Protesters demand more space outside liaison office

PUBLISHED : Monday, 14 May, 2012, 12:00am
UPDATED : Monday, 14 May, 2012, 12:00am


Campaigners against police interference in demonstrations called yesterday for a huge flowerbed outside the central government's liaison office to be uprooted to make more room for protests.

The call came after an independent appeal board on Wednesday overturned the police's decision to deny the campaigners' application to protest outside the office's main entrance in Western district.

The flowerbed takes up much of the entrance, leaving only narrow walkways around it to hold a demonstration. The police cited safety concerns in rejecting the application.

About 300 demonstrators joined the march yesterday from the old Legislative Council building in Central to the office. Some brought coffins and paper tanks against what they said was an increasing abuse of police power and an encroachment on the freedom to demonstrate.

Paper offerings and eggs were also thrown into the liaison office. The police deployed around 100 officers to maintain order during the rally.

Yesterday's protest ended at around 6.30pm. Police said the turnout was 200.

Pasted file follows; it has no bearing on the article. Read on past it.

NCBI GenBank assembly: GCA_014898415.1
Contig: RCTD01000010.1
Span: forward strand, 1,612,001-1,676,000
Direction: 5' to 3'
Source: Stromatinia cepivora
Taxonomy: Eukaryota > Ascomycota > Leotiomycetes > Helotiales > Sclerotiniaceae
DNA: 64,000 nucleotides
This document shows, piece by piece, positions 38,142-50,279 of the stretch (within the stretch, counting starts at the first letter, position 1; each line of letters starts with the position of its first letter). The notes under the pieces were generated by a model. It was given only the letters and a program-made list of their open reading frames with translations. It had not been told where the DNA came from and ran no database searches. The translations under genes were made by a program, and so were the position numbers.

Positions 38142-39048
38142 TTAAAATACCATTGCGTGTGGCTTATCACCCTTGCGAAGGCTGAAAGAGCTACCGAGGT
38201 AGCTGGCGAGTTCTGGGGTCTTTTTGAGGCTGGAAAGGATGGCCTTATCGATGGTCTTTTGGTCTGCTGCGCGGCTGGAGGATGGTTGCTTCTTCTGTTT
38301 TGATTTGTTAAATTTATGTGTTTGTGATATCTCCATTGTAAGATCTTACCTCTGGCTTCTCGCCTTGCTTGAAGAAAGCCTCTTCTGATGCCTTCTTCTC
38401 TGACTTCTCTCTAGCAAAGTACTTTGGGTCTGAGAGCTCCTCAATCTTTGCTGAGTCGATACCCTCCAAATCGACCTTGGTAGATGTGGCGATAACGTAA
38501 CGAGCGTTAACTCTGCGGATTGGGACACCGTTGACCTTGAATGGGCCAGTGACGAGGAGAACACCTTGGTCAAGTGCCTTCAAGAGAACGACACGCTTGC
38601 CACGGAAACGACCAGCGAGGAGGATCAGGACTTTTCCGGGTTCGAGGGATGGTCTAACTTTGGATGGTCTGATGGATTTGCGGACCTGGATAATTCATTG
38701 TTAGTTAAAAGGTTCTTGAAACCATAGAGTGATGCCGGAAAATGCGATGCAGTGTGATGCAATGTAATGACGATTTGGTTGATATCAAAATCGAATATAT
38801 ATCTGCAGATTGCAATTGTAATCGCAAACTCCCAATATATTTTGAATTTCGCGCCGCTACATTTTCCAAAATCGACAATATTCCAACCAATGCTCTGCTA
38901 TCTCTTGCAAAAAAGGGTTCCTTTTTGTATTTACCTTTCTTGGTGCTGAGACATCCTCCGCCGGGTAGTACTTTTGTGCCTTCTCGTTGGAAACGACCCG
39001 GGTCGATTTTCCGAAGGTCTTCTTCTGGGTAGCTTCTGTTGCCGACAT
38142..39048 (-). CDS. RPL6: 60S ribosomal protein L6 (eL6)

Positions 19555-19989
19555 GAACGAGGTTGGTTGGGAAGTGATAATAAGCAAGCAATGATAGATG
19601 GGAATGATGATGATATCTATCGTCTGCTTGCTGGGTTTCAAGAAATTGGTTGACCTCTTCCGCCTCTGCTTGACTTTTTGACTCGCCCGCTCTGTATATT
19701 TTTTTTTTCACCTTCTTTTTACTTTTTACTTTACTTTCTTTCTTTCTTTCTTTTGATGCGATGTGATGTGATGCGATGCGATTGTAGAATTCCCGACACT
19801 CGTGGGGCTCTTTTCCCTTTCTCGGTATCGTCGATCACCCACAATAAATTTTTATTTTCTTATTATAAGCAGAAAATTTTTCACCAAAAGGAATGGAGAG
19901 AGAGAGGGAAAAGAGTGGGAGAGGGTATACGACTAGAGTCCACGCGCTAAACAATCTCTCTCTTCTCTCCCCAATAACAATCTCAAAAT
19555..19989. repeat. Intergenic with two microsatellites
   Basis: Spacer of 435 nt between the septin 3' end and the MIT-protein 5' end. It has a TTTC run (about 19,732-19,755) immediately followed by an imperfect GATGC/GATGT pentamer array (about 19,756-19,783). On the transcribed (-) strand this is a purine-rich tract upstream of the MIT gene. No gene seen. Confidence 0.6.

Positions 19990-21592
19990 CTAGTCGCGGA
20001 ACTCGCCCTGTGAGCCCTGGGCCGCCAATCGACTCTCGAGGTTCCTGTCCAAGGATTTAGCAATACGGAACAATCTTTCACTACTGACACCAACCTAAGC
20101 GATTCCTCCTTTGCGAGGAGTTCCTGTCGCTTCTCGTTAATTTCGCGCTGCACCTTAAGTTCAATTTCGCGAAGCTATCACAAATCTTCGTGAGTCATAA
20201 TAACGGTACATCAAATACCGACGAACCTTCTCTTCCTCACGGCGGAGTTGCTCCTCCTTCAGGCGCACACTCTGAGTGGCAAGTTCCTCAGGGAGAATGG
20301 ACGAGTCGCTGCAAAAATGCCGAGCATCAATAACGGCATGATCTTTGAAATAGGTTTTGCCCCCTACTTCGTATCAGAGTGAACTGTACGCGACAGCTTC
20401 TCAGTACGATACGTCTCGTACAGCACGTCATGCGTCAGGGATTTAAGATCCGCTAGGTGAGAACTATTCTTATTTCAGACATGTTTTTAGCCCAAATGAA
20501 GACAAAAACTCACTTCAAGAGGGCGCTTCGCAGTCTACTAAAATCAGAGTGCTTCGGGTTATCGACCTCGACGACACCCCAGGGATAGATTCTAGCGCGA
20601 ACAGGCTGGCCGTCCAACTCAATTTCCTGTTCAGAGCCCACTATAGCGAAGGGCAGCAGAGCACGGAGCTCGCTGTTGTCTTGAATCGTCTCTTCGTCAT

Civil Human Rights Front convenor Eric Lai Yan-ho called the protest a 'breakthrough'.

'The little breakthrough shows that both the appeal board [on public meetings and processions] and the public think the protest restrictions imposed by the police are inappropriate,' Lai said.

'We hope that for the future protests citizens will be allowed to sit on the flower bed ... or have it demolished altogether.'

The protesters also called on Police Commissioner Andy Tsang Wai-hung to retract his controversial 'shadow' remark.

The police chief was widely criticised last year for telling legislators that officers who blocked a television cameraman from filming a protester's removal from an event attended by Vice-Premier Li Keqiang were merely reacting out of instinct after seeing a shadow. The account was dismissed by an internal police investigation, but Tsang has refused to retract the statement.

The police have also been criticised in recent weeks for using pepper spray on demonstrators protesting outside the liaison office against Beijing's role in the chief executive election. The force was also accused of failing to provide facilities to help the media cover rallies.